No matter of normal levels of brute force or heat or a combination of both had the original handlebar bushings move even by the slightest fraction of an inch. It wasn't this happy anymore after it met Mr. sawblade.

Testfitment, but that chrome is just too chromy. Sand it down a bit more, pre-heat it a bit with a heat gun and then blast it with some paint.

The verdict: is it a huge difference? Heck yeah. Especially with a 30mm raise of the bars, it's as comfortable as a hot bathtub in Winter. My hands fall onto the grips all naturally. Next steps on the old Dre-XT-Stück will be a 600 engine as the current 500 4-valve proofed to have a bit too much appetite for oil when pushed and I have to modify the pannier rack that came with the bike to be ready for whatever I want to throw at it.

Friday 14 June 2019

The XS Triple Sidecar - an extensive Spring cleanup

One might be under the impression that in the last 4 months nothing happened to the XS Triple sidecar, but in reality quite the contrary was the case.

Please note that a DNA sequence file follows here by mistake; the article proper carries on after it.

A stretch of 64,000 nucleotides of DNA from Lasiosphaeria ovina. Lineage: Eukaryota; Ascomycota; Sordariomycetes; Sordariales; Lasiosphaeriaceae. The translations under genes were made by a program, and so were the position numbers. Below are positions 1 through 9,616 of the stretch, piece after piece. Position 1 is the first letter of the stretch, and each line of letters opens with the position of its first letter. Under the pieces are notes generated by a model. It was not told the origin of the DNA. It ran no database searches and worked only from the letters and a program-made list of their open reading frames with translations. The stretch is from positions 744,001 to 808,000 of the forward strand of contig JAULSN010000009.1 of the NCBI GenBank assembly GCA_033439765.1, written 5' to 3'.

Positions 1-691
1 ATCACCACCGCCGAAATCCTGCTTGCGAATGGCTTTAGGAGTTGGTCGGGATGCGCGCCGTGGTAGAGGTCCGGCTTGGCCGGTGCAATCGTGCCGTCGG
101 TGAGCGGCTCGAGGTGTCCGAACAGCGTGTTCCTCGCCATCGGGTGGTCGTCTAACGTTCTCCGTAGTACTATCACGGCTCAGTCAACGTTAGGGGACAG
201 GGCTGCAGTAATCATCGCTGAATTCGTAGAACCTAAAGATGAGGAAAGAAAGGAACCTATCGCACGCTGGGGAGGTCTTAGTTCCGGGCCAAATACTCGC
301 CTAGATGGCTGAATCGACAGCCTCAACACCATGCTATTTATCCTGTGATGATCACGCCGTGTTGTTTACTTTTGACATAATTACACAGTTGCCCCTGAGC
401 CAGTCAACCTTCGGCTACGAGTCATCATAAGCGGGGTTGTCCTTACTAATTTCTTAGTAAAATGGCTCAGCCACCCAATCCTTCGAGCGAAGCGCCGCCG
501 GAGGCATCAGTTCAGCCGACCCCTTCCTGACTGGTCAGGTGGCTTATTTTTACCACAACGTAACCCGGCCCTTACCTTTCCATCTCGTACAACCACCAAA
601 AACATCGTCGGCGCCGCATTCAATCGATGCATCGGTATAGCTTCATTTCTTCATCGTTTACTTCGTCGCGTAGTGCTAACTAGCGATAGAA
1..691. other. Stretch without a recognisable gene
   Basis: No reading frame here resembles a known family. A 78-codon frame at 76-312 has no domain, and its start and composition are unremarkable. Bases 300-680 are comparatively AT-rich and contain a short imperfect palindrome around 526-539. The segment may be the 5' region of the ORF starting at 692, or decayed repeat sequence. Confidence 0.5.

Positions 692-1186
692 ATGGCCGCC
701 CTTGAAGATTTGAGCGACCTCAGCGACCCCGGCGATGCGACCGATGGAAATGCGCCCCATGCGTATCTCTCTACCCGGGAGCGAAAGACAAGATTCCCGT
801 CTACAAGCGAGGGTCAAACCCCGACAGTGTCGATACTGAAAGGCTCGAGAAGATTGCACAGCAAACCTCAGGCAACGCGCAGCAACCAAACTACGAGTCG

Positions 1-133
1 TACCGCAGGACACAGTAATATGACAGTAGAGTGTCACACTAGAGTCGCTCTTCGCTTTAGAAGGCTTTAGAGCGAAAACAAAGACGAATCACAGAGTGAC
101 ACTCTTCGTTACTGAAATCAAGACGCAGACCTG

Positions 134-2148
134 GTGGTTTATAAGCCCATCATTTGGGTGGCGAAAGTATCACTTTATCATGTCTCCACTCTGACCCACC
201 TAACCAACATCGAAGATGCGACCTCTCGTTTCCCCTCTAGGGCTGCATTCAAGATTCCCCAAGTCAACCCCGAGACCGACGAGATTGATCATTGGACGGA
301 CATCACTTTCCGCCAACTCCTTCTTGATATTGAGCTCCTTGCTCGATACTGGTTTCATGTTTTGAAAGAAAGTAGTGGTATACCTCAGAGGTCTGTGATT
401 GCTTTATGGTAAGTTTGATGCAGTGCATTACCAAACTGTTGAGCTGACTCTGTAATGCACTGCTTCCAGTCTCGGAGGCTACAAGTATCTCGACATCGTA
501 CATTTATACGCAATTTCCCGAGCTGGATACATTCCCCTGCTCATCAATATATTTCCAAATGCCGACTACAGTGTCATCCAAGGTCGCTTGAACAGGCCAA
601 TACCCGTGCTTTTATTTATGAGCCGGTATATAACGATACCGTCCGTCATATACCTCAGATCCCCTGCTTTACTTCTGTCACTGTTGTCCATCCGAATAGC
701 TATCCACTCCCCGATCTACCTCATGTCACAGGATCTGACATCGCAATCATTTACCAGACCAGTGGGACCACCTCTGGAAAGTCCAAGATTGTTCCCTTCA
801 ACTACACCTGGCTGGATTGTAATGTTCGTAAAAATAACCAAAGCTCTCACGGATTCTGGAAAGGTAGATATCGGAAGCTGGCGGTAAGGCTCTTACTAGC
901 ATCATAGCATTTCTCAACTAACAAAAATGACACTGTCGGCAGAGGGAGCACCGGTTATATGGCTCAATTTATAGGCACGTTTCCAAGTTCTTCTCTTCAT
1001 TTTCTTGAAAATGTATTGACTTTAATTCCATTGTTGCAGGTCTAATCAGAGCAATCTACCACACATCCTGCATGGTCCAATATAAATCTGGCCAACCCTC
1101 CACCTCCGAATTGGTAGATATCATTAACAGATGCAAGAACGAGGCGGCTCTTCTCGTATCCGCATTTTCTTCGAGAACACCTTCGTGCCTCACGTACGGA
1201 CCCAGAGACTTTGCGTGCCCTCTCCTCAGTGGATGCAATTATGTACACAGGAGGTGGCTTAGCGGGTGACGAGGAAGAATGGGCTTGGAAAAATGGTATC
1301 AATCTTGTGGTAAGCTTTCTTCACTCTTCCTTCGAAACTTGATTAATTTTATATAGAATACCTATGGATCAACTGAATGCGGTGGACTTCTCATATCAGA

First on the list was some electrical problems, which originally started with a burned out alternator and shortly after the reg/rect unit gave in and only worked on first two and then a single phase, which made it weirdly difficult to troubleshoot as the voltage was going up, but it didn't really push out a lot of current.

As I wanted to fix this as quickly as possible, I picked up a very cheap r/r unit, which had a burnt plug. (I also ordered a new one from China, to have a good spare for the future.) After a quick test on the bike it proved to be working, so next was to replace the molten 6-pin connector. Unfortunately this isn't anything unusual, normally coming from a combination of dirty connectors, which are loose on their counterparts.

The thing that I somewhat worried the most about, was the fact that the r/r unit sits on the bottom of the battery tray, which not only is a lot of work to get to, I was absolutely sure nobody had touch those bolts in QUITE a few years.

To my great surprise they came out fairly easily and after a few rust-touch ups everything went together.